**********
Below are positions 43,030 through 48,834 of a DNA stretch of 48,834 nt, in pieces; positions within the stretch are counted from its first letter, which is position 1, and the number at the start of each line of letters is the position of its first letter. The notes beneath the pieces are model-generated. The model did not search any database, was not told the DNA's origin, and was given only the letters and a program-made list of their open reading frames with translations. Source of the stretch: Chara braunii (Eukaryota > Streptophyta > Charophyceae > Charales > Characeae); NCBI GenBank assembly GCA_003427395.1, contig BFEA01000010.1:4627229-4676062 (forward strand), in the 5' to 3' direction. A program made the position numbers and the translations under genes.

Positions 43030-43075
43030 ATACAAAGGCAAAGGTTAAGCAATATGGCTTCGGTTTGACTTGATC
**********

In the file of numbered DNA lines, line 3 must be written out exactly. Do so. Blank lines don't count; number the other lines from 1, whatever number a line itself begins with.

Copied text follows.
43030 ATACAAAGGCAAAGGTTAAGCAATATGGCTTCGGTTTGACTTGATC